The center’s release success rate is about 75 percent, “Which is very high,” Rockwell noted. As a rule, they try to release birds back into their original territory, working with other community birders in that process.
“When we do a release I always say, ‘On a wing and a prayer,’ like good luck guys, because now it’s up to them. Mother Nature is very, very harsh; she’s got her own agenda, and if those birds aren’t in 250 percent tip-top shape, well, they have a lot of challenges ahead. They may make it, or may not.
“As rehabbers, we have to be very responsible making sure when we do a release it’s a bird in great condition or we’re not doing that bird a service. They have a lot to contend with out there.”
Rockwell smiled as she recounted one of the thousands of successful releases she has been a part of over the past 17 years. “A few years ago we had a raven that was picked up at the prison. The people thought he was injured, but it was raining and his feathers just got really saturated, and he couldn’t fly. We took him in and put him in a flight cage to see how he would do.”
After a few days, Rockwell took him back to the prison area for his release. “Ravens are bonded with their family groups and since he was a juvenile we knew there was a family out there somewhere for him to join up with.” To her delight, the raven family was perched along a fence post, as if waiting for his return, but soon flew away. Rockwell put the rescued raven on the fence and he took off to a berm in the field where two of his family members joined him.
“They circled over him and landed, and then started talking back and forth, and the bird we were releasing started making food begging calls. It was almost like the family member was saying, ‘Where the heck have you been, dude?’ and he’s saying back, ‘I’ve been in prison, and I’m really glad to see you!’ And then after maybe 20 minutes of chattering, they all took off and joined the rest of the family across the field. For me, that was something I’ll never forget.”
Backyard Bird Challenges
The center receives hundreds of backyard birds every year, some with injuries and others that aren’t injured at all. “As our area has grown it has become house after house of habitat being ripped away, so birds are forced to nest in highly convoluted, populated areas and become backyard birds that end up having more interactions with humans,” she said. “Often humans get too involved and don’t leave them alone.”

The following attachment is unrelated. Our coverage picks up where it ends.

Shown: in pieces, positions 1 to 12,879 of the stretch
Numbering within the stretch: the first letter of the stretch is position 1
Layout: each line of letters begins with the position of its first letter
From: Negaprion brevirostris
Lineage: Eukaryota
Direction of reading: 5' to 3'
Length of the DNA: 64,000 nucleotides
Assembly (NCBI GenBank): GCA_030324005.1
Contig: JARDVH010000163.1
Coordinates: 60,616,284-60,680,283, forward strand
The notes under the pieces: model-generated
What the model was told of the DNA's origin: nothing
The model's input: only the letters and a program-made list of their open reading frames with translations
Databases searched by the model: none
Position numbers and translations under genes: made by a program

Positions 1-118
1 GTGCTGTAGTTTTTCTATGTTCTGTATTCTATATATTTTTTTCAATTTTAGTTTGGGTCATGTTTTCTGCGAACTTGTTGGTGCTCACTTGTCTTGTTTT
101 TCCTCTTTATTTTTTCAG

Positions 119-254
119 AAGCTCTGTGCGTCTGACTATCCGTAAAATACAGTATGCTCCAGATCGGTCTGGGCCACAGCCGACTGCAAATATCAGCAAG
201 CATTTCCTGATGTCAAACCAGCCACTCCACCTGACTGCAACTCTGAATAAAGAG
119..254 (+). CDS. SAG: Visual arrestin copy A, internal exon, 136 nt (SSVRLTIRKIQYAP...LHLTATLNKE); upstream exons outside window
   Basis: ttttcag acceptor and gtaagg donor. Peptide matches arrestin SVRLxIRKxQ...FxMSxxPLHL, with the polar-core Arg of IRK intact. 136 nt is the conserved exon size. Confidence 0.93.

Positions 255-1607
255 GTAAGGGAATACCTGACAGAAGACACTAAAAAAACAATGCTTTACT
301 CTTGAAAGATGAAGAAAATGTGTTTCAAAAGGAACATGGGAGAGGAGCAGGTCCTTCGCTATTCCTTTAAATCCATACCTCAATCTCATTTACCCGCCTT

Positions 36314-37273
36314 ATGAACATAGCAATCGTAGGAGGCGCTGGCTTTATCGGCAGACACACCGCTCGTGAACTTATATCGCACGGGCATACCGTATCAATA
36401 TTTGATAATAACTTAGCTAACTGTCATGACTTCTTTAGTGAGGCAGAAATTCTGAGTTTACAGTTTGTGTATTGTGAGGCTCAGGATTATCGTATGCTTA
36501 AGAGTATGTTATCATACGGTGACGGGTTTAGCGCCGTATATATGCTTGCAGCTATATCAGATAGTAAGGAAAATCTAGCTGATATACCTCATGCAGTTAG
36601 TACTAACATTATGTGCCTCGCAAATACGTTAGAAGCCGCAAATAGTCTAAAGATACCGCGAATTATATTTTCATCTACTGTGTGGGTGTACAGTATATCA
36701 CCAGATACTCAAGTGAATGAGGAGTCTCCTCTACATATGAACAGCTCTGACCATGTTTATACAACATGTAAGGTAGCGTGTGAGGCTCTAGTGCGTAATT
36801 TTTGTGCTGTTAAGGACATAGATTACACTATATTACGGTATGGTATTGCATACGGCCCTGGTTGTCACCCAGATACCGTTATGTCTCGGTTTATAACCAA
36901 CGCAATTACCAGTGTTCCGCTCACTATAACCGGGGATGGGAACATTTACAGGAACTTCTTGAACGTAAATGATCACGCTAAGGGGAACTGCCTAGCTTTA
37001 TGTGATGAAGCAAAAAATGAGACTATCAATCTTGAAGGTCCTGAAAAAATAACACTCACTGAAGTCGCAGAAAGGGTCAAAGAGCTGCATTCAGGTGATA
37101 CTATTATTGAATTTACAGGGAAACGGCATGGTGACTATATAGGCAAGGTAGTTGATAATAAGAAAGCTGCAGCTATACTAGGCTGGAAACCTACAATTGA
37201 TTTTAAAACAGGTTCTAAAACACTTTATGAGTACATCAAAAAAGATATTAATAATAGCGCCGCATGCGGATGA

One challenge she faces is people who see a bird on the ground and immediately think it needs to be brought to the center. Often homeowners see nests that have fallen from a tree, babies that have fallen out of a nest, or fledglings that have left the nest but are being cared for on the ground by their nearby parents. “In cases like that we try to get people to keep the baby with its family group, not just react and grab it and bring it to us,” she said, adding that the old tale of birds rejecting their baby if it has been touched by a human is simply not true.
“There are times when people should act, like if a tree has been cut down and the parents flew off, or if a bird is injured,” she said. “In general we want the babies to be raised in the wild, not by people. But, of course we are always here as a second option to help, when needed.”
Even in relatively dense urban areas, Boiseans get to experience the occasional thrill of a hawk flying into their backyard. Rockwell said that Cooper’s and sharp-shinned hawks are known to enter backyards to hunt songbirds, and since humans feed songbirds, an urban backyard is a great place to find a meal.
“The downside is they run the risk of hitting buildings and windows, and they’re notorious for that because their hunting style is aerodynamic and they catch birds on the fly,” Rockwell said. “When I get a Cooper’s or a sharp-shinned hawk into rehab they are almost always a juvenile. Their skill set isn’t as high as an adult, so they’re still learning to maneuver and constantly running into sides of buildings. There are a lot of buildings and development they have to contend with in order to eat.”
Urban Sprawl Challenges
“The Treasure Valley is building up so fast and birds are finding it more difficult to find nesting territories,” Rockwell noted. “Besides the growth that displaces wildlife, there are also car accidents with birds, which are all tied together. It’s becoming more of a concrete world and that affects habitats not only for the birds but for their prey as well,” she said.